The story that follows this introduction is literally true. There died lately, in a Western State prison, a man of the class known as habitual criminals. He was, at the time of his death, serving out a sentence for burglary. For thirty years he had been under the weight of prison discipline, save for short periods of freedom between the end of one term and the beginning of another.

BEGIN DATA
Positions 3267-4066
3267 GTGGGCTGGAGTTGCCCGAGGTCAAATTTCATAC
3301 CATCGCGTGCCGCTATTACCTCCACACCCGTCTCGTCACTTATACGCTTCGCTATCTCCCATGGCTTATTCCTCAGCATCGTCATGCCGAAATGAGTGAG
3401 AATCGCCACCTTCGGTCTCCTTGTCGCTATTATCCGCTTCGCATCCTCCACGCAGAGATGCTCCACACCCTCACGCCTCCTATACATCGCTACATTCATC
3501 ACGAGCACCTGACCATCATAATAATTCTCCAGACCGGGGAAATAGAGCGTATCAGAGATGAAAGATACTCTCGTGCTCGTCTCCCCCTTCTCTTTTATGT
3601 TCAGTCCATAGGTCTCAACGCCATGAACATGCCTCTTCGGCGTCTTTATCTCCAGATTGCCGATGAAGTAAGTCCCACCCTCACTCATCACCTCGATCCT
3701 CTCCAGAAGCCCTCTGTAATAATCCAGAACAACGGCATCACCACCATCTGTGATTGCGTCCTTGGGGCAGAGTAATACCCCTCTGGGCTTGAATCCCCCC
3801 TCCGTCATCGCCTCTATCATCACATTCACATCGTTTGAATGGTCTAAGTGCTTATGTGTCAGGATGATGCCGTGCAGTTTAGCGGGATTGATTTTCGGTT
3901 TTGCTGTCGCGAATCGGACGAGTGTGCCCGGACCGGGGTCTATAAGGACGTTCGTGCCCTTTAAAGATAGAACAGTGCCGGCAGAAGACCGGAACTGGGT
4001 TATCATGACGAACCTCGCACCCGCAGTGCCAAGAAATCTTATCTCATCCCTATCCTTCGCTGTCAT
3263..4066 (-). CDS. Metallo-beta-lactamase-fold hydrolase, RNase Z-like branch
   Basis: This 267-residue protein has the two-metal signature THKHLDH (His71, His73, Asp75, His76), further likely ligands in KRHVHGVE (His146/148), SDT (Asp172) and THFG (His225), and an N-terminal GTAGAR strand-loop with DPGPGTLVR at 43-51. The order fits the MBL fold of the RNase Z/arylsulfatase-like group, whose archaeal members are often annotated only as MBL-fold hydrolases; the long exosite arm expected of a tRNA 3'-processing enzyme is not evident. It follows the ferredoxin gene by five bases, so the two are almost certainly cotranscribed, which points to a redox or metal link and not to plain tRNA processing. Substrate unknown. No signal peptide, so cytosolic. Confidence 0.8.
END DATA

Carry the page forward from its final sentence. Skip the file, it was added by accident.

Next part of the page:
Because of this man's exceptional qualities, as contrasted with those of the multitude of criminals, he was induced, semi-officially, in a friendly way, to write the story of his life. He accepted the proposition made to him, though, consistent with his quality, not quite fulfilling his pledge, omitting, as he did, certain hard details of the later part of his criminal career. This was but natural, and, perhaps, [vi]it is the one incident which shows that the man realized, in some measure, the truth as to his own character.